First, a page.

Michael sez: From two different sources I have been told that AIG has received an additional 37 to 40 billion dollars for their bailout. Way to go, guys!
Somebody should compile an authoritative list of the foolish statements, Wall Street parochialisms and bungled bailouts racked up by Treasury Secretary Henry Paulson and his faithful Federal Reserve Board sidekick, Ben Bernanke, since the Great Credit Crash began in August 2007. Small wonder the global markets can't sustain any belief in the two men's tandem policies. Neither understands the cancer cells spreading in the corpus of the U.S. (and now world) economy.
First, we had Paulson's fatuous analysis that the summer 2007 spasms were just a real estate matter that would be easily contained. Tonto Bernanke agreed. Then came the Treasury Secretary's little remembered autumn proposal to set up a "SuperSIV" to handle the financial sludge that Citigroup and other big banks had parked in tricky off-the-books vehicles.
No sooner was the SuperSIV gambit ignominiously dropped than it was time for March's $29 billion Fed rescue of the investment firm of Bear Stearns. Although former Fed Chairman Paul Volcker called that one barely legal, Paulson and Bernanke said it would stem the tide. It didn't. Since then, we have seen the Washington-facilitated rescue of Merrill Lynch, the shrugged-off failure of Lehman Brothers, and the last minute bail-out of AIG, the too-cocky insurance giant. This regulatory triple-play failed to strengthen international confidence, and the Crash just kept on Crashing.
Eventually the towering T-Man and the bearded banker decided that perhaps skeptics were correct in surmising the world's biggest financial crisis since the 1930s. So during the week of September 15, they forswore the hapless doctrine of piecemeal bail-outs, assembled their crack staffs and consulted the memories of Herbert Hoover and J. P. Morgan. Then, in a mere three page emergency document approved by "President" Bush, they proposed that Paulson be made America's financial czar empowered to use $700 billion of the taxpayers' money to bail out Wall Street scofflaws by buying up the half-worthless or toxic financial products that other Wall Street geniuses -- all too many working in the same hotshot firms -- had pioneered.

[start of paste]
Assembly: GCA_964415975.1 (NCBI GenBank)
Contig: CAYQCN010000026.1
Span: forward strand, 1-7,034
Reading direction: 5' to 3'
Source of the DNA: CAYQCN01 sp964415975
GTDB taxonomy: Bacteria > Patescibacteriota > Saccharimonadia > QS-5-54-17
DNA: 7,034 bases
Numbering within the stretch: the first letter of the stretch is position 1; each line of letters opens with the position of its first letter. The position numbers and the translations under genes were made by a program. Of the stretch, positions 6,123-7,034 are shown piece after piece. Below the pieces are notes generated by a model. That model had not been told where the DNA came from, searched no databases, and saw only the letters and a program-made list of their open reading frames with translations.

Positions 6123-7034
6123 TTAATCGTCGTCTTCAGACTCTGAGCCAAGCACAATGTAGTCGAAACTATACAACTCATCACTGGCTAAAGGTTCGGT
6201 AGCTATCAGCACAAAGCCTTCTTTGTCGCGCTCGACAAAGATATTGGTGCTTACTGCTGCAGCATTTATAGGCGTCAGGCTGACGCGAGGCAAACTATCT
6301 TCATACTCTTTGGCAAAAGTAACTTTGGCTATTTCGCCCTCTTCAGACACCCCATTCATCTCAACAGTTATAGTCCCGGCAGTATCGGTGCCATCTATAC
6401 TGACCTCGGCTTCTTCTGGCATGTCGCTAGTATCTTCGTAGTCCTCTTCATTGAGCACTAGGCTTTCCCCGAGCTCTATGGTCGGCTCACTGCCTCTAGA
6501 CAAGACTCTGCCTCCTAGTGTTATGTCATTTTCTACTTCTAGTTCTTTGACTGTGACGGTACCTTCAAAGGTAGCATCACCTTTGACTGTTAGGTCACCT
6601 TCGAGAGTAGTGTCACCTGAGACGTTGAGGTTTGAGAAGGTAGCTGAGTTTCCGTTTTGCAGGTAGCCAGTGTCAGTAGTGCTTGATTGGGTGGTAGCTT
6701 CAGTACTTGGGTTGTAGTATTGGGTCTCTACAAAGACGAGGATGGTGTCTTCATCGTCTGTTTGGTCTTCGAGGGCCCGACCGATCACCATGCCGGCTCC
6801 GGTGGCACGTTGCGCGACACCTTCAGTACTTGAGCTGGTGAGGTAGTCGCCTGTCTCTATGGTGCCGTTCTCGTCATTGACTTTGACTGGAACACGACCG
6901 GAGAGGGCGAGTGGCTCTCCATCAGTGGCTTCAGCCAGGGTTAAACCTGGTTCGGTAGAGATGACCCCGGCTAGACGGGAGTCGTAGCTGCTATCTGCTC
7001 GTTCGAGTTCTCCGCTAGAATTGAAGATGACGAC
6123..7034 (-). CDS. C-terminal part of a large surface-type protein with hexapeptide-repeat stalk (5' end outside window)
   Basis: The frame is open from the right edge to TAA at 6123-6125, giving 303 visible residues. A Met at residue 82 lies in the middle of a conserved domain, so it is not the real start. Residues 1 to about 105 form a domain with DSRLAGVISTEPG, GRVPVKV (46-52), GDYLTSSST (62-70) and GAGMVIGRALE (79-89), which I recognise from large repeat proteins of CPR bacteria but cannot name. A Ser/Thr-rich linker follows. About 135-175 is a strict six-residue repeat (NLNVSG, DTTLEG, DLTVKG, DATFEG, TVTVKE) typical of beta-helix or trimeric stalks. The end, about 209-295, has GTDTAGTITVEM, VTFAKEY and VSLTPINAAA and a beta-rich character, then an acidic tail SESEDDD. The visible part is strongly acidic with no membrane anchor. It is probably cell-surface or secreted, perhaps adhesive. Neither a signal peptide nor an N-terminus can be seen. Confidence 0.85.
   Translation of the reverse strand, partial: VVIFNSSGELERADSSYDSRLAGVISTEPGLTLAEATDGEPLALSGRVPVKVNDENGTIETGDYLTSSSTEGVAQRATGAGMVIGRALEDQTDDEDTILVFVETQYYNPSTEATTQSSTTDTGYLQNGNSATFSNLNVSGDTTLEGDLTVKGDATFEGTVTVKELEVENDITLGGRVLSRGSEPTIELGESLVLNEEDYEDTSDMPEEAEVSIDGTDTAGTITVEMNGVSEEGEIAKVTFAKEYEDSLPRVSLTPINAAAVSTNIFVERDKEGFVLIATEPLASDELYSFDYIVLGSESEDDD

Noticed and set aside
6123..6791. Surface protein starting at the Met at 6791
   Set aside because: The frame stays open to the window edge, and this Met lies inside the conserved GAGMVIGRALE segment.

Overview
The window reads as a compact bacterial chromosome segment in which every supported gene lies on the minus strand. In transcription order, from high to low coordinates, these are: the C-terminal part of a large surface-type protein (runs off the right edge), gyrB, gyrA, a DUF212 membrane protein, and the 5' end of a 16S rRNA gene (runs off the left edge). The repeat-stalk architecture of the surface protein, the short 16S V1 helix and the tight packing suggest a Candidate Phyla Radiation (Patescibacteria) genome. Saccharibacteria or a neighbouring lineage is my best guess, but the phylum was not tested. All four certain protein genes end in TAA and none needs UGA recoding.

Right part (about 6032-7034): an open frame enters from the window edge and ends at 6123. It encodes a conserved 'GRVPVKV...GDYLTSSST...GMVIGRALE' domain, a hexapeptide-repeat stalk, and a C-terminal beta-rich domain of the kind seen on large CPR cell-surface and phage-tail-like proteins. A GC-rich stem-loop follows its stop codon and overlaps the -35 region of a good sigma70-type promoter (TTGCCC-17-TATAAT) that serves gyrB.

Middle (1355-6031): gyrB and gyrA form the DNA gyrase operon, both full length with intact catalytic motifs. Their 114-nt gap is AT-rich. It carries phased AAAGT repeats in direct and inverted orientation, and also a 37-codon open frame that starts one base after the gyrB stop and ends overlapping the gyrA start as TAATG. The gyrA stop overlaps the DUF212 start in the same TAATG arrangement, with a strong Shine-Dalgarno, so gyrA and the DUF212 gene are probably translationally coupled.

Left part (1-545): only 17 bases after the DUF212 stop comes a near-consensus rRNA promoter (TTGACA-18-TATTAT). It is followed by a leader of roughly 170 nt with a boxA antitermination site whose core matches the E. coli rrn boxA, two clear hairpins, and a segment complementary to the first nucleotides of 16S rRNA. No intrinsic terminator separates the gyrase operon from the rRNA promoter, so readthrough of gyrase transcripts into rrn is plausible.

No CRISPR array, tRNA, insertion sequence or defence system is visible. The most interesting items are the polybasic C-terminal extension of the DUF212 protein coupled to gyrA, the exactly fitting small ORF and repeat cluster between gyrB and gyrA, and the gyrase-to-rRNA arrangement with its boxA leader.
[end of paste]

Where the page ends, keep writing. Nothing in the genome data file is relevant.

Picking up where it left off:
The public, rightly perceiving a staggering ego trip and shameless bail-out, inundated Congress with a wave of letters, telephone calls and e.mails, and on September 22, the House of Representatives voted to reject the Treasury-Fed power grab. This stunned the financial community, which bathes 24/7 in the aura of its own importance, and global markets shuddered. Within ten days, the Senate had acted on a new rescue package -- loaded up with $100 billion of baubles, tax breaks and fresh pork to sway public opinion and bribe several dozen congresspersons. On October 3, the House accepted this version, but the global markets scoffed and sank for three straight days -- October 3, 6 and 7.
Here we must keep in mind that while Paulson and Bernanke got much of what they were looking for -- $700 billion and powers that verge on unconstitutionality -- some potentially important conditions were attached. To over-simplify somewhat, companies that turn in their junk paper to the Treasury's new subsidized rescue office can't have overcompensated top executives, and Paulson's Treasury has to make some details of the arrangements public within a few days. Meanwhile, the Secretary did not get the full immunity he sought -- above-the-law financial czar status -- and the Treasury still has a small degree of accountability. The upshot is that if Congressional committees, state attorneys general, consumer and civic groups, watchdog organizations and public interest law firms and research groups set up serious bailout monitoring and response mechanisms, they can quickly identify and publicize any improper pigs lining up at Washington's new public trough.
And hopefully they will.